Fresh Evidence Comes to Light of the Earliest Known Mention of King David

Dating to the 9th-century BCE and written in a language and alphabet very similar to biblical Hebrew, the inscription on the Mesha Stele describes King Mesha of Moab’s victory over the king of Israel—paralleling a story told in 2Kings 3. The text makes repeated reference to King Omri, who according to the Hebrew Bible was the sixth ruler of the northern kingdom of Israel, which broke away from the southern kingdom of Judah after the death of Solomon. The Jerusalem Post reports on new evidence in a scholarly debate about whether the stele also mentions an earlier biblical monarch:

The text contains allusions to the Israelite god [and perhaps to] the “house of David” and the “altar of David.” However, until today, scholars could not be entirely sure that these references to King David were being correctly deciphered.

The stele was discovered in fragments in 1868 roughly fifteen miles east of the Dead Sea and currently resides in the Louvre Museum in Paris. While it was damaged in 1869, a papier-mâché impression, [known as a “squeeze”], of the inscription was captured before the damage occurred.

The Moabite phrase “House of David” consists of five letters: bt dwd. Bt is similar to today’s Hebrew word for house—bayit—which is beit in its construct form, [meaning “house of”]. And dwd can be thought of like modern Hebrew’s daled vav (the letter, in this case, is actually waw) daled which spells the name “David.”

[In] 2018, the Louvre took new, high-resolution pictures [of the original] and projected light onto them coming directly through the 150-year-old squeeze paper. Thus, researchers were able to glean a much clearer picture of the ancient records. This . . . is how they were able to see evidence of the other three letters, taw (like modern Hebrew tav), dalet, and dalet.

A new translation of the entire stele by one of these scholars can be found here.

Read more at Jerusalem Post

More about: Ancient Israel, Archaeology, King David

What Israel Can Achieve in Gaza, the Fate of the Hostages, and Planning for the Day After

In a comprehensive analysis, Azar Gat concludes that Israel’s prosecution of the war has so far been successful, and preferable to the alternatives proposed by some knowledgeable critics. (For a different view, see this article by Lazar Berman.) But even if the IDF is coming closer to destroying Hamas, is it any closer to freeing the remaining hostages? Gat writes:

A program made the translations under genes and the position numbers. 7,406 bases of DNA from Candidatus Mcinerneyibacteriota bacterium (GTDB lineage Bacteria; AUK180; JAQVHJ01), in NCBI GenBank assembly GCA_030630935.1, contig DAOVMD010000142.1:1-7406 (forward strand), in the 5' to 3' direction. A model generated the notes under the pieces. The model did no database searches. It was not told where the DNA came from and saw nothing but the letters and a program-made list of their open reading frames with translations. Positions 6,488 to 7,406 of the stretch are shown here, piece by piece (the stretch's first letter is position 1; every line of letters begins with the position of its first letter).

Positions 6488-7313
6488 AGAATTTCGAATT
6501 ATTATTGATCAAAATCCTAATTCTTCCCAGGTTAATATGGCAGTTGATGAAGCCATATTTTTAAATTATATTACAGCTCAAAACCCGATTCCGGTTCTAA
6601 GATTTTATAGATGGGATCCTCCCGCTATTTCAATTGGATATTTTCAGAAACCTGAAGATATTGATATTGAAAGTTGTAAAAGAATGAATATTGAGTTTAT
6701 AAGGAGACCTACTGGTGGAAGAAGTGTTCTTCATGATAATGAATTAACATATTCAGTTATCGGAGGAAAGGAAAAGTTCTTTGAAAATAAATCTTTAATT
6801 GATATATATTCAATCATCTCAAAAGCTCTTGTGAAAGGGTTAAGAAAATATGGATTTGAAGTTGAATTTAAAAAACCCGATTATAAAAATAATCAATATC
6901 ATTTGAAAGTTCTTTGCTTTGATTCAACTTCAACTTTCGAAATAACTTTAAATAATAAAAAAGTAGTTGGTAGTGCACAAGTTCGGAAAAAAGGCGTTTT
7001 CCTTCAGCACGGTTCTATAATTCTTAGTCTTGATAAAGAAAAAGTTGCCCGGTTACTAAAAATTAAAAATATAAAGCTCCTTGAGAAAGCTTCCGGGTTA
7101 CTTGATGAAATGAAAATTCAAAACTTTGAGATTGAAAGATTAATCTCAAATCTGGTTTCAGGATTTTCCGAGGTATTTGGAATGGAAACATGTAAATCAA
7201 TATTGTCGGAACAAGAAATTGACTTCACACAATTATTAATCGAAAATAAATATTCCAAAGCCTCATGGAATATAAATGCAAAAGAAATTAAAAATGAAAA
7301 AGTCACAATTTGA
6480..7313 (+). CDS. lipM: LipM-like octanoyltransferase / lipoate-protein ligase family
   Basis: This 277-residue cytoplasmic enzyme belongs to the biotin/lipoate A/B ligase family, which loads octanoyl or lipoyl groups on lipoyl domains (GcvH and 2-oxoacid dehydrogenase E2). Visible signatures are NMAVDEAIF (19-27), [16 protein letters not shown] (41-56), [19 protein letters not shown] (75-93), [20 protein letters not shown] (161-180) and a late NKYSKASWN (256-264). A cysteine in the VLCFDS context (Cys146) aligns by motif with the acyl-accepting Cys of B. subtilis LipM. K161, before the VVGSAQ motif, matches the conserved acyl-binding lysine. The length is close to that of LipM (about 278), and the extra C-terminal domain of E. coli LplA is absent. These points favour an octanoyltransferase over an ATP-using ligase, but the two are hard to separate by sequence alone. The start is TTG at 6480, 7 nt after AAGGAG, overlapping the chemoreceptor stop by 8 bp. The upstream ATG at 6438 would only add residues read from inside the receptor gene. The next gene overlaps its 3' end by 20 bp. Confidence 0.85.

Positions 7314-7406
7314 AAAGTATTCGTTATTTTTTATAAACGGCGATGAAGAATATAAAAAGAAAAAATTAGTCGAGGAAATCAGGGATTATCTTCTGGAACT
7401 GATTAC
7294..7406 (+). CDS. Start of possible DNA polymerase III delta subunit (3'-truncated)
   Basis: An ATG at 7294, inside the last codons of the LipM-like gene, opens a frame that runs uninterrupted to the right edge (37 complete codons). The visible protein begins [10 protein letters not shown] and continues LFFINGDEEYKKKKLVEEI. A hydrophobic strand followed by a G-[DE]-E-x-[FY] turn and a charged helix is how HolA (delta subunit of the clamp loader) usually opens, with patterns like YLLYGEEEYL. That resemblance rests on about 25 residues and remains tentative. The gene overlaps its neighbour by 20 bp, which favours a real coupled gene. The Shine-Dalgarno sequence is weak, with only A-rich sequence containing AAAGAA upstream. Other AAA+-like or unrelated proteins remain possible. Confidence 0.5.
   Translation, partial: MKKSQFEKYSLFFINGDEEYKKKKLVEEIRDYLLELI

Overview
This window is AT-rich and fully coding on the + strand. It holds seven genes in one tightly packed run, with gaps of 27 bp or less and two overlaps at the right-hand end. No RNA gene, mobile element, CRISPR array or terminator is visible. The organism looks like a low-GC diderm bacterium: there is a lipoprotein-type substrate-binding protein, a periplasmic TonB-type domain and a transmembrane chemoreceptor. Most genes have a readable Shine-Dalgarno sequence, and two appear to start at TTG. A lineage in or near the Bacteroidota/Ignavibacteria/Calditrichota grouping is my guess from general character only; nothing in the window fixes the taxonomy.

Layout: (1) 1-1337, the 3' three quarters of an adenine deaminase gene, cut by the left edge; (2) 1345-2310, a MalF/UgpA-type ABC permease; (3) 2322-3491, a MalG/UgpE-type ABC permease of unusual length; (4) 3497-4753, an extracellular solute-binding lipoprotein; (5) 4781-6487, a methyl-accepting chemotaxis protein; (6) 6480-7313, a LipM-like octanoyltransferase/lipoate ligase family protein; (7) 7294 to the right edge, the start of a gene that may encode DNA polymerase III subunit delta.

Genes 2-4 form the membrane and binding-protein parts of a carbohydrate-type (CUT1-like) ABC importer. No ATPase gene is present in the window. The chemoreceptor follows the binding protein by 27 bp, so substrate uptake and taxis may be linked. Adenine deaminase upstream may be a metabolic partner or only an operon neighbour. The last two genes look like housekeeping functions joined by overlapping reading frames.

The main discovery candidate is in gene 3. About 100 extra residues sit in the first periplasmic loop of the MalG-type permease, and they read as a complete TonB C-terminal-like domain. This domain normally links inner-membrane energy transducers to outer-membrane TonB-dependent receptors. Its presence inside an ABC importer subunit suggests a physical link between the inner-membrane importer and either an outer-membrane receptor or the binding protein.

Hamas’s basic demand in return for the release of all the hostages—made clear well before it was declared publicly—is an end to the war and not a ceasefire. This includes the withdrawal of the IDF from the Gaza Strip, restoration of Hamas’s control over it (including international guarantees), and a prisoner exchange on the basis of “all for all.”

Some will say that there must be a middle ground between Hamas’s demands and what Israel can accept. However, Hamas’s main interest is to ensure its survival and continued rule, and it will not let go of its key bargaining chip. Some say that without the return of the hostages—“at any price”—no victory is possible. While this sentiment is understandable, the alternative would be a resounding national defeat. The utmost efforts must be made to rescue as many hostages as possible, and Israel should be ready to pay a heavy price for this goal; but Israel’s capitulation is not an option.

Beyond the great cost in human life that Israel will pay over time for such a deal, Hamas will return to rule the Gaza Strip, repairing its infrastructure of tunnels and rockets, filling its ranks with new recruits, and restoring its defensive and offensive arrays. This poses a critical question for those suggesting that it will be possible to restart the war at a later stage: have they fully considered the human toll should the IDF attempt to reoccupy the areas it would have vacated in the Gaza Strip?

Although Gat is sanguine about the prospects of the current campaign, he throws some cold water on those who hope for an absolute victory:

Militarily, it is possible to destroy Hamas’s command, military units, and infrastructure as a semi-regular military organization. . . . After their destruction in high-intensity fighting, the IDF must prevent Hamas from reviving by continuous action on the ground. As in the West Bank, this project will take years. . . . What the IDF is unlikely to achieve is the elimination of Hamas as a guerrilla force.

Lastly, Gat has some wise words about what will happen to Gaza after the war ends, a subject that has been getting renewed attention since Benjamin Netanyahu presented an outline of a plan to the war cabinet on Thursday. Gat argues that, contrary to the view of the American and European foreign-policy elite, there is no political solution for Gaza. After all, Gaza is in the Middle East, where “there are no solutions, . . . only bad options and options that are much worse.”

Read more at Institute for National Security Studies

More about: Gaza Strip, Gaza War 2023, Israeli Security